How to improve your credit score

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Your credit rating is a tool that helps lenders assess your creditworthiness. The higher your score, the more likely you are to secure a favorable loan and have access to certain services. On the other hand, if your score is low, it can be tough to convince a landlord that you’ll be able to pay rent on time or qualify for the loan you need.

The good news is, you can regain lenders’ trust by adopting a few healthy financial habits!

1. Analyze your credit report

Before you do anything else, take some time to analyze and understand your credit report. Late bill payments, a history of bankruptcy, and other more subtle factors can all impact your credit rating.

Take stock of the criteria used to evaluate your credit score; it’ll be easier for you to improve your rating if you understand what you’ve been doing wrong. Then, you can create a budget to avoid repeating past mistakes and get back on track!

Rebuilding your financial reputation is doable, but it also takes time. If you need a quick source of funds to get out of a sticky situation, you can apply for a bad credit loan. There are short-term financing options out there that don’t take your credit rating into account, which means you can work on improving your score while still having access to key financial resources!

2. Make your payments on time

Your payment history is very important when determining your credit rating. Make sure to pay your bills before the posted deadline as not to appear delinquent.

If you’re not able to pay off a bill in full, make sure to pay the minimum amount to avoid incurring large amounts of interest the following month.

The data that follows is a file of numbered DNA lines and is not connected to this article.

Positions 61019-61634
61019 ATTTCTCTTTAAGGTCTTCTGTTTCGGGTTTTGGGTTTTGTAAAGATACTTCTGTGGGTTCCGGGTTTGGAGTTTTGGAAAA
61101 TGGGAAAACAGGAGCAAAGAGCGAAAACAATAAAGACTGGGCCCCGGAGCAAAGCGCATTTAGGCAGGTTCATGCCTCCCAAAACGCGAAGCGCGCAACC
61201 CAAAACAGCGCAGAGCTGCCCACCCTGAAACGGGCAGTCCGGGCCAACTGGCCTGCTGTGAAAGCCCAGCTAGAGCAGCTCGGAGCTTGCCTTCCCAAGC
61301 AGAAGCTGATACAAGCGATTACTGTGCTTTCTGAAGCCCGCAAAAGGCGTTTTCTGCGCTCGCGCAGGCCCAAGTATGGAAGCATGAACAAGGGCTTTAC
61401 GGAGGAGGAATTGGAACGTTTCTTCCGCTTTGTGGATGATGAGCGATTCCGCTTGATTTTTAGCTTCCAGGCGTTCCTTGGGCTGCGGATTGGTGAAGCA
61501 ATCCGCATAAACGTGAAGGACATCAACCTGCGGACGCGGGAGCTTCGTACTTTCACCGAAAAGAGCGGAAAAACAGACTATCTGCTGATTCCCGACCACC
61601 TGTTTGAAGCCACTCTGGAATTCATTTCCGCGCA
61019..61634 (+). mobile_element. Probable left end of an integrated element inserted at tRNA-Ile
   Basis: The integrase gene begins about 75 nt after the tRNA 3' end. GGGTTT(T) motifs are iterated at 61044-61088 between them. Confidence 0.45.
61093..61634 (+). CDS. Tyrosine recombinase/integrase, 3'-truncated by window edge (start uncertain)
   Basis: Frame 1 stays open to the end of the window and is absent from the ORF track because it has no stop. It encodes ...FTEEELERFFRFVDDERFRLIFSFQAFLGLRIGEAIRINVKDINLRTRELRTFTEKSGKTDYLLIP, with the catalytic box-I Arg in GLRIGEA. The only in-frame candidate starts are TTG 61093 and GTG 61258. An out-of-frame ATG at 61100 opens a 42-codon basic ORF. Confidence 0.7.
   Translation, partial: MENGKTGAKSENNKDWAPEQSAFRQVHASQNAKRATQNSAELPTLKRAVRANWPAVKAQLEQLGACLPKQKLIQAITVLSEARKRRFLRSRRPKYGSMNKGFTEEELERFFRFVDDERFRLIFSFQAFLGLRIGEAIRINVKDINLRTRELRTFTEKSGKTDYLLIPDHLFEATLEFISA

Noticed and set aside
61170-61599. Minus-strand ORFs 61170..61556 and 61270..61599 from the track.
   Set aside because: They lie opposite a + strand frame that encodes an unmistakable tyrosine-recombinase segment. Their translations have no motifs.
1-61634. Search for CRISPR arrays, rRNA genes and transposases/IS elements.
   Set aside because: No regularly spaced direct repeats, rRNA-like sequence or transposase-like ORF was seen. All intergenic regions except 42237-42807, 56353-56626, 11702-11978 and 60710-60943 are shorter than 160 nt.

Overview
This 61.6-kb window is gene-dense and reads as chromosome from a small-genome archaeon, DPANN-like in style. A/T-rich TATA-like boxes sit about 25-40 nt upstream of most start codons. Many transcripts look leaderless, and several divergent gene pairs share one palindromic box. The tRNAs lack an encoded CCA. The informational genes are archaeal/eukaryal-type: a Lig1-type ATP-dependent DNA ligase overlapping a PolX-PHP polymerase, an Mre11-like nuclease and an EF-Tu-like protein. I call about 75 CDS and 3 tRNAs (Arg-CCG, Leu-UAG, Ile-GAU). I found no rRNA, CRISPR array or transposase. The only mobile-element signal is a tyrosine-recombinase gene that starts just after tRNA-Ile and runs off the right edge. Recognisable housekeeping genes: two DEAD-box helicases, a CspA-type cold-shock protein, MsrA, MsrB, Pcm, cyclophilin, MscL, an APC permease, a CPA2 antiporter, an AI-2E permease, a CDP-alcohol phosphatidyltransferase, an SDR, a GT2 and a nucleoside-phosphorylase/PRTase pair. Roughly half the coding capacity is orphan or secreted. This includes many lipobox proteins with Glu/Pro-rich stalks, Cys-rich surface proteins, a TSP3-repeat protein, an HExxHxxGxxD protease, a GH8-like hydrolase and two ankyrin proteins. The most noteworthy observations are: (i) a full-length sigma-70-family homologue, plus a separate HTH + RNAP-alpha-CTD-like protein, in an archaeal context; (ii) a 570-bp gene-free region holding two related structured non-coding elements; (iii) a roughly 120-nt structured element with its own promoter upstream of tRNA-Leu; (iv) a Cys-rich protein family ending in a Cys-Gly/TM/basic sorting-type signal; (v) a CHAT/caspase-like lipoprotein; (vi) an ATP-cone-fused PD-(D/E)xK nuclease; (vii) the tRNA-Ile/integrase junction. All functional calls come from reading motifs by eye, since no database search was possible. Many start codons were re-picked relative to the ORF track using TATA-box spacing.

3. Only use a portion of your available credit

Not everyone knows this, but even if you don’t exceed your credit limit and pay your statement in full, hitting your limit can hurt your credit score.

Your best option is to increase your credit limit and only use a portion of what’s available to you – ideally, no more than 30% of the full amount. If you’re constantly hitting your maximum, lenders may get worried that you won’t be able to pay off what you’ve borrowed.

4. Keep your account open

One of the criteria that affects your credit rating is how long your account has been open. An account that’s been active for a long time shows lenders that you have history and experience.

As much as possible, avoid transferring an old account to a new one. Even if your score isn’t great, it will take less time to improve your current rating than to build a new one from scratch. 

5. Limit the number of credit inquiries on your file

To evaluate your creditworthiness, lenders will request a credit check from the appropriate authorities. If you have too many requests on your account, lenders might think you’re living above your means and/or having trouble managing your funds.

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